This article appeared on PA Post.
The turmoil roiling the United Methodist Church in central Pennsylvania pales in comparison to the deep fissures that threaten to destroy the world’s second largest Protestant denomination.
Across the country, some of the largest UMC communities teeter on dissolution amid a raging debate over the church’s ban of LGBT clergy.
That includes the denomination’s largest church — the Kansas City area-based 22,000-member Church of the Resurrection – whose pastor, Adam Hamilton is protesting the denomination’s ban on LGBT clergy by withholding more than $1 million in contributions to church leadership.
The divisive issue has sent shockwaves across the church.
Scores of congregations have raised rainbow flags, watched young and old stage protests and even defied church code by officiating over gay marriages. On Tuesday, Baldwin Wallace University severed its affiliation with the denomination. The private Methodist liberal arts university in Berea, Ohio was established 174 years ago.
In Harrisburg, decidedly on a far smaller scale, the agitation within the denomination has been generated by a plan to close 10 city churches and merge them into one new congregation.
Two churches have willingly merged, but the remainder have voted to resist the restructuring. Amid the fury of debate one pastor has been removed, and another congregation has voted to leave the denomination and join another. A number of congregants have reached out to PennLive to express sheer anger or disillusion with church leadership.
The scale may differ but not so much the ramifications: In central Pennsylvania as across the country the United Methodist Church is under distress amid a groundswell of disgruntled and confused congregants and clergy at odds with church leadership.
“What is happening in Harrisburg specifically with regards to the previous announcement by the Susquehanna Annual Conference to close churches, which seemed to be issued publicly and in an arbitrary fashion without taking into consideration the leadership of these churches is part of the larger maelstrom engulfing the whole denomination,” said William Lawrence, professor emeritus at Southern Methodist University in Dallas. “The whole denomination right now is in turmoil.”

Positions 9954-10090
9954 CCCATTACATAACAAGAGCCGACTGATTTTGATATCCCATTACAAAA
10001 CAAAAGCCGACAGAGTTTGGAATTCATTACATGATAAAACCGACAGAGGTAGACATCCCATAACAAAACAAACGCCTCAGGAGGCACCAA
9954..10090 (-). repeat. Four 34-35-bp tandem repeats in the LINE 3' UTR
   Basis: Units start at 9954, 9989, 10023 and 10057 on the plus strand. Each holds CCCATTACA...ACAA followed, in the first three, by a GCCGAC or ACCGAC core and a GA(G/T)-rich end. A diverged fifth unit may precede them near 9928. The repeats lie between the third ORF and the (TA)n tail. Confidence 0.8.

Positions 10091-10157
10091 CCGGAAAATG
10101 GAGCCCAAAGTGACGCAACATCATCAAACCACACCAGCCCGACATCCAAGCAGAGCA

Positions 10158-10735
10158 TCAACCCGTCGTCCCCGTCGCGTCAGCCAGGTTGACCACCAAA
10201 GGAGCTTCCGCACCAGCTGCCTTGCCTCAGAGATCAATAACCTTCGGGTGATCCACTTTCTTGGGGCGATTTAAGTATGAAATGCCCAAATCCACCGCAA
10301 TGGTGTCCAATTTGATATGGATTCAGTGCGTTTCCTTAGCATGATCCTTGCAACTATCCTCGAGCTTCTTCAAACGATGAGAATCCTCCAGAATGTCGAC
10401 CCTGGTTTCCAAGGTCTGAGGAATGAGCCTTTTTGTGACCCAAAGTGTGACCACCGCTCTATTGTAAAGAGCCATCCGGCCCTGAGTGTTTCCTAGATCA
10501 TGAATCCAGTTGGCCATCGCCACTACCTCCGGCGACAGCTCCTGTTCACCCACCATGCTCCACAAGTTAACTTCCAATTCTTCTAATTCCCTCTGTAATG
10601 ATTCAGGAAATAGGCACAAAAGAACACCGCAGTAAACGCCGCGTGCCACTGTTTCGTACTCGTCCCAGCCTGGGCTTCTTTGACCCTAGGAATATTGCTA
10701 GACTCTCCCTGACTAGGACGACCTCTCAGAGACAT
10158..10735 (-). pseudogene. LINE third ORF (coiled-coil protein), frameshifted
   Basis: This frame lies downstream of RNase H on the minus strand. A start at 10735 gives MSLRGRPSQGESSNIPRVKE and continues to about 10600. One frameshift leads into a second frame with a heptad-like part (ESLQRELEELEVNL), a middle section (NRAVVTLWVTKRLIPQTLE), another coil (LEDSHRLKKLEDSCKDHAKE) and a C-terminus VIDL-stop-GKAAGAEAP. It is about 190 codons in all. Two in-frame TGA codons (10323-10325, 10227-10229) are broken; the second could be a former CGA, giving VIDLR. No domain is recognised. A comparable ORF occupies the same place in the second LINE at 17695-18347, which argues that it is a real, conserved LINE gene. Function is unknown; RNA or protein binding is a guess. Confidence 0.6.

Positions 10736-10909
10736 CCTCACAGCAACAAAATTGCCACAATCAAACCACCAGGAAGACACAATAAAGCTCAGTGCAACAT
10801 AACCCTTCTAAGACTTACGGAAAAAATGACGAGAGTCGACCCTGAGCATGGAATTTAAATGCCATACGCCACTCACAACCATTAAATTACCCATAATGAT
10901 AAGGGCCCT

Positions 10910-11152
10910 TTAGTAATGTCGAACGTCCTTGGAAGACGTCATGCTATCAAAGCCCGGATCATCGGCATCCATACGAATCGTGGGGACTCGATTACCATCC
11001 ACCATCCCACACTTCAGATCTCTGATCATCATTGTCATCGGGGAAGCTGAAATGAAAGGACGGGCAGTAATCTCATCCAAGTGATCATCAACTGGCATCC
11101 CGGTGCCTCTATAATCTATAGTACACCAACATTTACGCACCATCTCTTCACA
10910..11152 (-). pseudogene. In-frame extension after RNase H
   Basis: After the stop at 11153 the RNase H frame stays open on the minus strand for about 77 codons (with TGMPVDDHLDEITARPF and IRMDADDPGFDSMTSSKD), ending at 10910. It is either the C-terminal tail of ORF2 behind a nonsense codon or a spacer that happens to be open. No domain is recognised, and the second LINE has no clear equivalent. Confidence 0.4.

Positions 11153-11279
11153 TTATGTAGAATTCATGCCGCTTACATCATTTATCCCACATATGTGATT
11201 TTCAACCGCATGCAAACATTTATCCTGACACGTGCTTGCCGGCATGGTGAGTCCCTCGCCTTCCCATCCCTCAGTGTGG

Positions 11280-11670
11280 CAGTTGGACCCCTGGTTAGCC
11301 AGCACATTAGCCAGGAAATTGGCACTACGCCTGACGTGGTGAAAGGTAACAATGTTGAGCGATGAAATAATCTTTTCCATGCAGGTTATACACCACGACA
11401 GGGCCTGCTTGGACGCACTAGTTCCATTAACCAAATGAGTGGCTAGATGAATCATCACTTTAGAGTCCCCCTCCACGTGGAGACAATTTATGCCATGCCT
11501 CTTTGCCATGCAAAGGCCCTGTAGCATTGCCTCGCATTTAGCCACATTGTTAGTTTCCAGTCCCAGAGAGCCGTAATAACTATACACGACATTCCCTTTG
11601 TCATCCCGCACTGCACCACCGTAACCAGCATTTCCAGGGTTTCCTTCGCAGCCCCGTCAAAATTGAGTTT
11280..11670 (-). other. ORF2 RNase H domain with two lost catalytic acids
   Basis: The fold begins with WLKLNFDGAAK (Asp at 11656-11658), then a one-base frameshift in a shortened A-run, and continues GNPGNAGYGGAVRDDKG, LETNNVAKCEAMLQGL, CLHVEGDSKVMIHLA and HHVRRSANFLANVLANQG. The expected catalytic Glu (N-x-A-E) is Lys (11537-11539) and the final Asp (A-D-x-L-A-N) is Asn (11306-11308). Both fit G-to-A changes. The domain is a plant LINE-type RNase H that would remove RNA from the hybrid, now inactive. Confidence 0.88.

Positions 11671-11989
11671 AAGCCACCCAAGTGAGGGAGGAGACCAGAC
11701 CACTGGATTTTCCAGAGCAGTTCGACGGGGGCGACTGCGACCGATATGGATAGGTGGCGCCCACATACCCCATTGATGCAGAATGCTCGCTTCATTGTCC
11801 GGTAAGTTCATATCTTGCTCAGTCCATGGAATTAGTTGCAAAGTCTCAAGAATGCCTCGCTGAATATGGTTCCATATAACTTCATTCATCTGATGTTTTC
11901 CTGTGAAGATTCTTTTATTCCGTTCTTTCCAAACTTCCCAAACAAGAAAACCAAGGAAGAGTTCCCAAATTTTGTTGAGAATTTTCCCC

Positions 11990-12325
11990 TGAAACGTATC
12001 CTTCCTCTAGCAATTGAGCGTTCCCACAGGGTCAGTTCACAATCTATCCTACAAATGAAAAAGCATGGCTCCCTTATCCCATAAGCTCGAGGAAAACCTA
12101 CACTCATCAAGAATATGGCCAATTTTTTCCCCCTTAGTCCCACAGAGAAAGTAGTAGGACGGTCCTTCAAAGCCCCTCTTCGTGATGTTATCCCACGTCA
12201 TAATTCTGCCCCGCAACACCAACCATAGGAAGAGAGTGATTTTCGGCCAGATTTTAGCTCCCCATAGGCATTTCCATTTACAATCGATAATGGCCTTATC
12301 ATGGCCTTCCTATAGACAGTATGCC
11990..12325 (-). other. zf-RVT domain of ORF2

In fact, United Methodists, who trace their origins to John Wesley, an 18th century Anglican minister in England, are no strangers to divisive issues. Across the years, challenges that have imperiled the church have ranged from schisms over church governance and the role of laity, to a formidable division that reshaped the church in the U.S.
During the mid-19th century, the American Methodist church was so split over the issue of slavery that it splintered into two groups. Almost 100 years would pass before the two sides, in 1968, reconciled under one church.
“We’ve had divisions throughout history over a variety of issues,” Lawrence said. “What seems to be looming is the possibility of a division over matters of social policy, human justice, and theology that centers around human sexuality.”
The current debate across Harrisburg over the fate of 10 churches is the second time in recent years that the region has served as the backdrop for turmoil within the United Methodist Church.
In 2013, the attention of the U.S. Methodist community was fixed on a Lebanon County pastor who was put on church trial on charges he violated church policy.
The Rev. Frank Schaefer, at the time pastor at Zion United Methodist Church of Iona, was stripped of his ordination credentials stemming from charges that he performed a gay wedding for his son. The following year, the Judicial Council, the church’s top court, upheld a decision by a regional appeals committee to reinstate Schaefer’s ministerial credentials.